Restored & Unseen: Letter from an Unknown Woman
Max Ophüls / US, 1948 / 87 min.
Max Ophüls (1902-1957) is well known for his stylish cinematography and bittersweet irony, a source of inspiration for numerous filmmakers, from Stanley Kubrick to Paul Thomas Anderson. Letter from an Unknown Woman is regarded as one of the highlights of his Hollywood period. 4K restoration.
After the Reichstag fire in 1933, the German-Jewish Max Ophüls fled to France, where he embarked on a film career that would lead him to the Netherlands and the United States. Ophüls brought his characteristic flowing camera style and a taste of the old Vienna to Hollywood for Letter from an Unknown Woman, a tragic story about unrequited love. Based on Stefan Zweig‘s novella of the same name ('Brief einer Unbekannten') published in 1922.
‘When you read this letter I will be dead.' It is the start of a journey into the past of an ‘unknown woman’, an captivating performance by Joan Fontaine. Lisa has been in love with concert pianist Stefan all her life, but he doesn’t even know who she is. What began as a childhood crush has turned into a real obsession.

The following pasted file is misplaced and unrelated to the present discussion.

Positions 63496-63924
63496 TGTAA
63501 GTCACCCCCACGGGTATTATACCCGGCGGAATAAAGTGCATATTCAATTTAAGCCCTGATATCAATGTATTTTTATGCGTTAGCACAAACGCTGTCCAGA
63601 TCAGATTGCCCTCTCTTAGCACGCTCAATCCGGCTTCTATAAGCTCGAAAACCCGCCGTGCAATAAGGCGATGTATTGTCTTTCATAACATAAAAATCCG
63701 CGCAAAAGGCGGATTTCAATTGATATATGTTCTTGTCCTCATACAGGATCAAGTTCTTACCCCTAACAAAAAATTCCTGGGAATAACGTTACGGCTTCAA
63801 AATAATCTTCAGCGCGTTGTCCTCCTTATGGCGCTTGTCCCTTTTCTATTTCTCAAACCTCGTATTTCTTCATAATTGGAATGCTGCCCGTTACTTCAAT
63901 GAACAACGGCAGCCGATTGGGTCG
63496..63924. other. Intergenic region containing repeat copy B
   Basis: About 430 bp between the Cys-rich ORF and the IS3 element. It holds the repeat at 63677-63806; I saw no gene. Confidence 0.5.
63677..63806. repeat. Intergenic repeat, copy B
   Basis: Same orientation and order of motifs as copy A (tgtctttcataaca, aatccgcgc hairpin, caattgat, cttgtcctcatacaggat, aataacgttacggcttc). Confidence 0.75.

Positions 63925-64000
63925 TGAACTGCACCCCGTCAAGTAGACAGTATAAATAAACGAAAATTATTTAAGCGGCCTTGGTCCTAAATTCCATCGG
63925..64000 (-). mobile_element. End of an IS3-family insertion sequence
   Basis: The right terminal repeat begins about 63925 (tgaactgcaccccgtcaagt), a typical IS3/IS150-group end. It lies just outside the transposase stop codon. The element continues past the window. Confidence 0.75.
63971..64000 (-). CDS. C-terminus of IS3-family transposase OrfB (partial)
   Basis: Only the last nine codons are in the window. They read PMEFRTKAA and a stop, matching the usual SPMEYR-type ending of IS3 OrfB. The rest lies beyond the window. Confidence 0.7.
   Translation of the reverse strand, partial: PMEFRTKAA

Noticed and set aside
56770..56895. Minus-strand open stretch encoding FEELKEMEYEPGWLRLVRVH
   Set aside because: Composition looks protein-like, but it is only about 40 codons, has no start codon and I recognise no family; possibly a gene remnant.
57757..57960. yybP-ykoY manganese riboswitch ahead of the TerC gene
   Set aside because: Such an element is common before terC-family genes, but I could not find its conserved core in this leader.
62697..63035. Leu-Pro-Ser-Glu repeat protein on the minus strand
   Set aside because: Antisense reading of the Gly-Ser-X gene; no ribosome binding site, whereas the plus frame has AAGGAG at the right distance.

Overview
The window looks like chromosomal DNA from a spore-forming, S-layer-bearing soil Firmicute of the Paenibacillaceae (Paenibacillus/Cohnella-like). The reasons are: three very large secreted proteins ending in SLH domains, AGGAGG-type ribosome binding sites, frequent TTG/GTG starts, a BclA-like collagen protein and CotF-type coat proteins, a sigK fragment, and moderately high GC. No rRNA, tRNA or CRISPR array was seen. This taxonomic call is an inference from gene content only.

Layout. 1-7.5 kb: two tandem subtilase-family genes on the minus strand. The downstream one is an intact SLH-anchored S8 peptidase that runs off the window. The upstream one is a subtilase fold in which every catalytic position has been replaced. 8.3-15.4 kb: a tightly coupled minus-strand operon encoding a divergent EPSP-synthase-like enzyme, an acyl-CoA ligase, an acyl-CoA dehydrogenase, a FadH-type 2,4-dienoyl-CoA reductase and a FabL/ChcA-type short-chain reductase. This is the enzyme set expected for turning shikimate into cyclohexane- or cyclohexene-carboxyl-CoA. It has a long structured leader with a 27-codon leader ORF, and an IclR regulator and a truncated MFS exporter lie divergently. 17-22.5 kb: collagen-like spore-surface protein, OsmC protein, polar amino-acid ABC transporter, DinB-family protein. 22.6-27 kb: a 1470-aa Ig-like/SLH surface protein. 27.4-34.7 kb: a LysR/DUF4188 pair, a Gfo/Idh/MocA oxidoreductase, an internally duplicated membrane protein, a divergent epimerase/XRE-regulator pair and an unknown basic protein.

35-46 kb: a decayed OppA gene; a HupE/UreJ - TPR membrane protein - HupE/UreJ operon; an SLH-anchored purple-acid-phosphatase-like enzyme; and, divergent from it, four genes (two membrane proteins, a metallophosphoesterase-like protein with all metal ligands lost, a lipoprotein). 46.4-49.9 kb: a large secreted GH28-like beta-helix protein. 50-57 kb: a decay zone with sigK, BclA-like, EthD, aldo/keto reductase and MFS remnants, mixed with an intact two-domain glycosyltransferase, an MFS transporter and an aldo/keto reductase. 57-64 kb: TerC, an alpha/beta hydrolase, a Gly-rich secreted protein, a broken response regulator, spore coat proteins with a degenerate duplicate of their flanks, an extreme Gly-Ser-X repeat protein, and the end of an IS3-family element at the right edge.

Ophüls’ striking cinematography, richly detailed plot and visual repetitions made the film ‘too European’ in the eyes of Universal Studio, and the film was only released on a limited scale. Nowadays, Letter from an Unknown Woman is hailed as a masterpiece of melodrama and considered a textbook example of the point-of-view-shot.
Letter from an Unknown Woman was selected for preservation in the United States National Film Registry by the Library of Congress in 1992 as one of the films that are “culturally, historically, or aesthetically significant”. 4K restoration by Paramount and Ignite Films.
Letter from an Unknown Woman
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Restored & Unseen
At last, a chance to see that Italian classic that’s been on the list for so long? Or relish that wonderful restoration of Blue Movie, the Netherlands’ most talked-about nude film of the seventies, when the Bijlmer district was still a sexual paradise? Restored & Unseen is a biweekly programme featuring classics and recent restorations, with introductions by experts.